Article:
Internet Shakespeare Editions

Author: William Shakespeare
Editor: Janelle Jenstad
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The Merchant of Venice (Folio 1, 1623)


180
The Merchant of Venice.
And many an error by the same example,
Will rush into the state: It cannot be.
Iew. A Daniel come to iudgement, yea a Daniel.
2135O wise young Iudge, how do I honour thee.
Por. I pray you let me looke vpon the bond.
Iew. Heere 'tis most reuerend Doctor, heere it is.
Por. Shylocke, there's thrice thy monie offered thee.
Shy. An oath, an oath, I haue an oath in heauen:
2140Shall I lay periurie vpon my soule?
No not for Venice.
Por. Why this bond is forfeit,
And lawfully by this the Iew may claime
A pound of flesh, to be by him cut off
2145Neerest the Merchants heart; be mercifull,
Take thrice thy money, bid me teare the bond.
Iew. When it is paid according to the tenure.
It doth appeare you are a worthy Iudge:
You know the Law, your exposition
2150Hath beene most sound. I charge you by the Law,
Whereof you are a well-deseruing pillar,
Proceede to iudgement: By my soule I sweare,
There is no power in the tongue of man
To alter me: I stay heere on my bond.
2155An. Most heartily I do beseech the Court
To giue the iudgement.
Por. Why then thus it is:
you must prepare your bosome for his knife.
Iew. O noble Iudge, O excellent yong man.
2160Por. For the intent and purpose of the Law
Hath full relation to the penaltie,
Which heere appeareth due vpon the bond.
Iew. 'Tis verie true: O wise and vpright Iudge,
How much more elder art thou then thy lookes?
2165Por. Therefore lay bare your bosome.
Iew. I, his brest,
So sayes the bond, doth it not noble Iudge?
Neerest his heart, those are the very words.
Por. It is so: Are there ballance heere to weigh the
2170flesh?
Iew. I haue them ready.
Por. Haue by some Surgeon Shylock on your charge
To stop his wounds, least he should bleede to death.
Iew. It is not nominated in the bond?
2175Por. It is not so exprest: but what of that?
'Twere good you do so much for charitie.
Iew. I cannot finde it, 'tis not in the bond.
Por. Come Merchant, haue you any thing to say?
Ant. But little: I am arm'd and well prepar'd.
2180Giue me your hand Bassanio, fare you well.
Greeue not that I am falne to this for you:
For heerein fortune shewes her selfe more kinde
Then is her custome. It is still her vse
To let the wretched man out-liue his wealth,
2185To view with hollow eye, and wrinkled brow
An age of pouerty. From which lingring penance
Of such miserie, doth she cut me off:
Commend me to your honourable Wife,
Tell her the processe of Anthonio's end:
2190Say how I lou'd you; speake me faire in death:
And when the tale is told, bid her be iudge,
Whether Bassanio had not once a Loue:
Repent not you that you shall loose your friend,
And he repents not that he payes your debt.
2195For if the Iew do cut but deepe enough,
Ile pay it instantly, with all my heart.
Bas. Anthonio, I am married to a wife,
Which is as deere to me as life it selfe,
But life it selfe, my wife, and all the world,
2200Are not with me esteem'd aboue thy life.
I would loose all, I sacrifice them all
Heere to this deuill, to deliuer you.
Por. Your wife would giue you little thanks for that
If she were by to heare you make the offer.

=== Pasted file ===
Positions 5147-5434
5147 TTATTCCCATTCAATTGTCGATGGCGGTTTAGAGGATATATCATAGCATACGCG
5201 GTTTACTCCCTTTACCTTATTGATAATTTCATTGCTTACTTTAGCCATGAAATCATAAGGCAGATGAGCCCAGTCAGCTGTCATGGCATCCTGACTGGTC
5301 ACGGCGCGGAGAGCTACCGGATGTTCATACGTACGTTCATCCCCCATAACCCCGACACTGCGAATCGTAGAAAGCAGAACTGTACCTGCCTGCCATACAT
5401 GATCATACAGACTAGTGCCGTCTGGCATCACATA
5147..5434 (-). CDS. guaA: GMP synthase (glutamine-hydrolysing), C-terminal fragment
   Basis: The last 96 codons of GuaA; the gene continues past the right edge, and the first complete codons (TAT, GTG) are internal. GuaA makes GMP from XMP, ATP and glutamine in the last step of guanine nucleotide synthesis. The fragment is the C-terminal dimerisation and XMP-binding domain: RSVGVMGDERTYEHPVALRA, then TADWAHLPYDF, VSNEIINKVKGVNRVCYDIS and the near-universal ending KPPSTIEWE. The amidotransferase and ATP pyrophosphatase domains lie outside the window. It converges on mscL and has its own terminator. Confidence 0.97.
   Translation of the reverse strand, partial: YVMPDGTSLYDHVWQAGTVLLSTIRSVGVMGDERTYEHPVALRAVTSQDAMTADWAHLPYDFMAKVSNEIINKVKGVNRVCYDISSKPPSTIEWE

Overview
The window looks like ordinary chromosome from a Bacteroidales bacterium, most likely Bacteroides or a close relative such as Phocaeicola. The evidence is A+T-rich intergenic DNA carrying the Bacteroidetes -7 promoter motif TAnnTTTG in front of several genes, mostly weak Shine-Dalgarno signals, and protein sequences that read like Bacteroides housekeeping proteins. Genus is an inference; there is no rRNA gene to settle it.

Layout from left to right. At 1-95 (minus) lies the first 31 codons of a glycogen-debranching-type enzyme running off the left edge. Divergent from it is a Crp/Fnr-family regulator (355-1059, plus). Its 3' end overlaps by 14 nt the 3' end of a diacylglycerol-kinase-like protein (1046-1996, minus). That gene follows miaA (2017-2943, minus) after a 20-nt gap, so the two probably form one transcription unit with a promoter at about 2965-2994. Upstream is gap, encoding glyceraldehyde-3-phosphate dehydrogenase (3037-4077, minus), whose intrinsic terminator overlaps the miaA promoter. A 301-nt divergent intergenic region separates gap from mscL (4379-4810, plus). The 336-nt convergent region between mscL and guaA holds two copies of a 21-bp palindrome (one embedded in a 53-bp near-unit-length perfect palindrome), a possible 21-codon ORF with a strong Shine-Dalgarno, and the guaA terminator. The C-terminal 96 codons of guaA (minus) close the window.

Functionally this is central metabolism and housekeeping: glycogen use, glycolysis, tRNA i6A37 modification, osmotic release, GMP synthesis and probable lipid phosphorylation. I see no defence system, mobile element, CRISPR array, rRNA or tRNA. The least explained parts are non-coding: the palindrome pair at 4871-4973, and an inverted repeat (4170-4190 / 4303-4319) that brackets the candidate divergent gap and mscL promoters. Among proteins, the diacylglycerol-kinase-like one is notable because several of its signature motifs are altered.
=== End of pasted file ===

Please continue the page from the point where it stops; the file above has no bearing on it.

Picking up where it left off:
2205Gra. I haue a wife whom I protest I loue,
I would she were in heauen, so she could
Intreat some power to change this currish Iew.
Ner. 'Tis well you offer it behinde her backe,
The wish would make else an vnquiet house.
2210Iew. These be the Christian husbands: I haue a daugh-
Would any of the stocke of Barrabas
Had beene her husband, rather then a Christian.
We trifle time, I pray thee pursue sentence.
Por. A pound of that same marchants flesh is thine,
2215The Court awards it, and the law doth giue it.
Iew. Most rightfull Iudge.
Por. And you must cut this flesh from off his breast,
The Law allowes it, and the Court awards it.
Iew. Most learned Iudge, a sentence, come prepare.
2220Por. Tarry a little, there is something else,
This bond doth giue thee heere no iot of bloud,
The words expresly are a pound of flesh:
Then take thy bond, take thou thy pound of flesh,
But in the cutting it, if thou dost shed
2225One drop of Christian bloud, thy lands and goods
Are by the Lawes of Venice confiscate
Vnto the state of Venice.
Gra. O vpright Iudge,
Marke Iew, ô learned Iudge.
2230Shy. Is that the law?
Por. Thy selfe shalt see the Act:
For as thou vrgest iustice, be assur'd
Thou shalt haue iustice more then thou desirest.
Gra. O learned Iudge, mark Iew, a learned Iudge.
2235Iew. I take this offer then, pay the bond thrice,
And let the Christian goe.
Bass. Heere is the money.
Por. Soft, the Iew shall haue all iustice, soft, no haste,
He shall haue nothing but the penalty.
2240Gra. O Iew, an vpright Iudge, a learned Iudge.
Por. Therefore prepare thee to cut off the flesh,
Shed thou no bloud, nor cut thou lesse nor more
But iust a pound of flesh: if thou tak'st more
Or lesse then a iust pound, be it so much
2245As makes it light or heauy in the substance,
Or the deuision of the twentieth part
Of one poore scruple, nay if the scale doe turne
But in the estimation of a hayre,
Thou diest, and all thy goods are confiscate.
2250Gra. A second Daniel, a Daniel Iew,
Now infidell I haue thee on the hip.
Por. Why doth the Iew pause, take thy forfeiture.
Shy. Giue me my principall, and let me goe.
Bass. I haue it ready for thee, heere it is.
2255Por. He hath refus'd it in the open Court,
He shall haue meerly iustice and his bond.
Gra. A Daniel still say I, a second Daniel,
I thanke thee Iew for teaching me that word.
Shy. Shall I not haue barely my principall?
2260Por. Thou shalt haue nothing but the forfeiture,
To be taken so at thy perill Iew.
Shy. Why then the Deuill giue him good of it:
Ile stay no longer question.
Por. Tarry